I see this mentioned a lot & would love to understand this better. What do you mean what is ‘triggering’ the parent? When my child acts out in uncontrollable manners because he is mad about his brother winning a game or anything else he is destructive. He will ruin the game his brother is playing. Or run off with the game. If we are enjoying music, he will shut it. He will turn someone’s food upside down. Basically he invites chaos and has everyone bawling bec of him. I have tried gentle parenting & being empathetic but he takes advantage of that and feels the ‘right’ to continue on his rampage cuz he’s really sad, mad, angry, frustrated etc... if I sit near him and hug him he will get even angrier and push me away or make me promise him something if I want him to calm down. Yes. I’m triggered by these episodes. I feel sad and helpless sometimes, especially if he goes around hurting others or if I need to sit near him and empathize while the others that were hurt are Upset too.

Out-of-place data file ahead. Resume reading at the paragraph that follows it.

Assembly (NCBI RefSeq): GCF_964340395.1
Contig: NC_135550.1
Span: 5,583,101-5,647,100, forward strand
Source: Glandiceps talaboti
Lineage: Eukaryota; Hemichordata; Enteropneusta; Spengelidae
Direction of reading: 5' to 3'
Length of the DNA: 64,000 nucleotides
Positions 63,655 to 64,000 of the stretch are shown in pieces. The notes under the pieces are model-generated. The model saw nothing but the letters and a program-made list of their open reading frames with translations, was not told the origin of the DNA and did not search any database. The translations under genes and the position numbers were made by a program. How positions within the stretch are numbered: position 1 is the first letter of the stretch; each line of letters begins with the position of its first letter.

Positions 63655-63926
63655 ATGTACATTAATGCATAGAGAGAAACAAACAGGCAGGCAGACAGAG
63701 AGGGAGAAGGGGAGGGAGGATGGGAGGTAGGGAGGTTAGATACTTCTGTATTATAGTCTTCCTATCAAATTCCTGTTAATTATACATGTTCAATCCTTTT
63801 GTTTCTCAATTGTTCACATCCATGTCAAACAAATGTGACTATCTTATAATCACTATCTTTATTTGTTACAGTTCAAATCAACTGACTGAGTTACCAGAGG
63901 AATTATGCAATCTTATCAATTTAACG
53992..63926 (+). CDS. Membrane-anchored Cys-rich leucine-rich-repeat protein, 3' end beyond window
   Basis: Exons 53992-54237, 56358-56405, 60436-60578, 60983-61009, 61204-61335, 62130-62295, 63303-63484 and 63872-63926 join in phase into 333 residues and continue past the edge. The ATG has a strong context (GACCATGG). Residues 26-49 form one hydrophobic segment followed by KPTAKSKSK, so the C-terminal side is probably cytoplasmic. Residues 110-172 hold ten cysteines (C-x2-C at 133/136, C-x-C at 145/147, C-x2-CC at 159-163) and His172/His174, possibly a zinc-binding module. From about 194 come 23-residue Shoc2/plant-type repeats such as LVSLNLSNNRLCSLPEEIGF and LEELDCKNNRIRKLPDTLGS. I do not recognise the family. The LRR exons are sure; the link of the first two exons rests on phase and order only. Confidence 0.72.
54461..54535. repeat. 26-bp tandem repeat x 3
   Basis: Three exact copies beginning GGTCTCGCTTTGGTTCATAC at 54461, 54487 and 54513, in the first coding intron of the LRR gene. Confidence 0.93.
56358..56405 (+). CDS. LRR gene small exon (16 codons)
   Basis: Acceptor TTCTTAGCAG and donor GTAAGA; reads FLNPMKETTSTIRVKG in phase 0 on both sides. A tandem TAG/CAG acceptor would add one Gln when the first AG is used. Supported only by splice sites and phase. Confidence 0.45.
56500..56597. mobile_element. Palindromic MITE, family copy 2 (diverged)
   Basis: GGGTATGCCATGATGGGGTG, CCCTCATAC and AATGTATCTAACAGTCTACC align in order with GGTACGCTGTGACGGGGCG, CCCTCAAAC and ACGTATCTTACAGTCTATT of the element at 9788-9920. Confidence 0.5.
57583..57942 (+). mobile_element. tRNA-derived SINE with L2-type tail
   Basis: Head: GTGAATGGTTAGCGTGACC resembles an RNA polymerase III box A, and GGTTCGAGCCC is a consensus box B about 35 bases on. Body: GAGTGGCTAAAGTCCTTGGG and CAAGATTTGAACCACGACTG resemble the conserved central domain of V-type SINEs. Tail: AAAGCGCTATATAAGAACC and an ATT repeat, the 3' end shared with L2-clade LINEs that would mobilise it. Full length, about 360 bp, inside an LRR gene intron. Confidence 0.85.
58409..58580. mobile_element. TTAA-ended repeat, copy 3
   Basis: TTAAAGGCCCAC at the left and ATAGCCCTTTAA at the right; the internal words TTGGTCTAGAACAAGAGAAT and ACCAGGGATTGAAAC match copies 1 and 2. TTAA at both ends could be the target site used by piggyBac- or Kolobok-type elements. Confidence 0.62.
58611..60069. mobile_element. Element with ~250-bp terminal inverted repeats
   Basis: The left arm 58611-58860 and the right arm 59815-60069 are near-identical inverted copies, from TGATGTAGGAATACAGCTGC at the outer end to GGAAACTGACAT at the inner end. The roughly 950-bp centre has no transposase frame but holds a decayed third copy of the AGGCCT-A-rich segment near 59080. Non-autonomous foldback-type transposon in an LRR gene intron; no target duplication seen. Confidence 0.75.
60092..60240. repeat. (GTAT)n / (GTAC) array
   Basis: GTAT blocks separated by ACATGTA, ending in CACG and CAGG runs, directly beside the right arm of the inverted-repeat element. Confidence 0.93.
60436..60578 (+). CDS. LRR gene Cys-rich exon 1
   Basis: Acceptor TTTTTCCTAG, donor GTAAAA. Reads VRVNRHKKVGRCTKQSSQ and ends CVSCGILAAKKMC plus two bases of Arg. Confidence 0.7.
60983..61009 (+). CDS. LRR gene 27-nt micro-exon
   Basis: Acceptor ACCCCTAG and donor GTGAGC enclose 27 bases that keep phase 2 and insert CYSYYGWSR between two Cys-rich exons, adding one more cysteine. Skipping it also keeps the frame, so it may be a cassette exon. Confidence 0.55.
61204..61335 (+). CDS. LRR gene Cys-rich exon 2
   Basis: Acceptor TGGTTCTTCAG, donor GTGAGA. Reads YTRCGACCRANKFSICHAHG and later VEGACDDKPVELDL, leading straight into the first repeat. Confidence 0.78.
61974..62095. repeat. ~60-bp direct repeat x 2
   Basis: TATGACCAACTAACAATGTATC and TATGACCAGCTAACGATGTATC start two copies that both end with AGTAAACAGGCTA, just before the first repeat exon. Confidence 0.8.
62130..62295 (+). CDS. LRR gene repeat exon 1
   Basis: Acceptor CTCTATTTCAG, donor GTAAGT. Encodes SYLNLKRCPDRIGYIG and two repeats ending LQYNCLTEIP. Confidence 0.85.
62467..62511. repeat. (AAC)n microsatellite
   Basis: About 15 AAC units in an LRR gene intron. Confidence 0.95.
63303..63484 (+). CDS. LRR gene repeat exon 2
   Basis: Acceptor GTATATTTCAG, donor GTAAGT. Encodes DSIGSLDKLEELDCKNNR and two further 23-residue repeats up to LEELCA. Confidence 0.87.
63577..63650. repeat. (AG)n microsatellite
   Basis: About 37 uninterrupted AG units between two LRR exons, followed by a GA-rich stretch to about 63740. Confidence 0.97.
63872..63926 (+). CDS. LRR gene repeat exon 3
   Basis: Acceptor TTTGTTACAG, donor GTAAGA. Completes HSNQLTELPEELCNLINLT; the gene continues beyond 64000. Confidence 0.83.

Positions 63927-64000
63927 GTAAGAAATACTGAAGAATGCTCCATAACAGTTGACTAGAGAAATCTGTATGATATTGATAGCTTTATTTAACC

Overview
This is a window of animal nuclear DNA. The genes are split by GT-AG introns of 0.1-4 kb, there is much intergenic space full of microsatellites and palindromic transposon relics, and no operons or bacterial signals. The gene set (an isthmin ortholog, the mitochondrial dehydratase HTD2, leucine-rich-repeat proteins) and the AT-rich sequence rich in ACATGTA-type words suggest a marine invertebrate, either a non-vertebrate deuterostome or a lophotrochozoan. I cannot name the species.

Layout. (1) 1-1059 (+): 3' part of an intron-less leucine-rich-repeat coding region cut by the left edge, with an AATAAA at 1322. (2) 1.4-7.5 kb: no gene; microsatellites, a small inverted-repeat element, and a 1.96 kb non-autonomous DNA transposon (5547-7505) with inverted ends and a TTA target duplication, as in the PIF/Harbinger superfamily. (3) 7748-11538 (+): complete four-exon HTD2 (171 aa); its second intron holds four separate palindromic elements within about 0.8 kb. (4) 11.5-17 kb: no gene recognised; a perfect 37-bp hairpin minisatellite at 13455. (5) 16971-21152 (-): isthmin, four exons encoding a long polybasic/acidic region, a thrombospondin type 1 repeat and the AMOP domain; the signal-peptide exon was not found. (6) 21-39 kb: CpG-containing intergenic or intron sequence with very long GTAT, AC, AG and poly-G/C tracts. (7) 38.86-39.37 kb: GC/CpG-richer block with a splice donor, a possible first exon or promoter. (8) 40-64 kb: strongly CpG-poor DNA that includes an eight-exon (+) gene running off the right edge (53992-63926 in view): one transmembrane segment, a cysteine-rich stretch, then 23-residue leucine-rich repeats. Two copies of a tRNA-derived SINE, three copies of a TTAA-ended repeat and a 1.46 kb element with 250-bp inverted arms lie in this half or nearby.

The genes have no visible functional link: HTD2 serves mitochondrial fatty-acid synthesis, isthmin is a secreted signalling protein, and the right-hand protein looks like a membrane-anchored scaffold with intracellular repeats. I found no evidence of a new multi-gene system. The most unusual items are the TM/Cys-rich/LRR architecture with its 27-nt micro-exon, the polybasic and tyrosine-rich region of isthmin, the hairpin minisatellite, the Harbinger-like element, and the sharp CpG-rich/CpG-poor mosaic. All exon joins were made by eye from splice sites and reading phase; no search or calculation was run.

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Zehava




 
 
 
 

Post  Wed, Jan 22 2020, 10:27 am
Dd has adhd and she responds the best to being parented gently (I don’t ascribe to the official philosophy). She used to have daily meltdowns but hasn’t had any in almost a year. I hardly ever even have to correct her behavior. She’s mature, responsible, and eager to please.
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#BestBubby




 
 
 
 

Post  Wed, Jan 22 2020, 11:33 am
amother [ Orange ] wrote:
I don’t know this parenting method however I can relate to no parenting working for an adhd oppositional defiant child. This child (now an adult) would not listen at home, school etc. medication did work until he hit teens & would throw it out instead of taking. If left for even 2 minutes alone he would invariably hit or endanger his siblings. He was thrown out of camps, suspended from school, thrown out of multiple yeshivos.
We visited every child psychologist, psychiatrist etc etc. even did bio feedback.
Our other children suffered, we suffered.
Until someone has lived with a child like that they cannot stand in judgement of us parents who have a child like this & yet will loose it & potch. Sometimes the potch was to literally save another child. Sometimes because we are human & nothing else is working.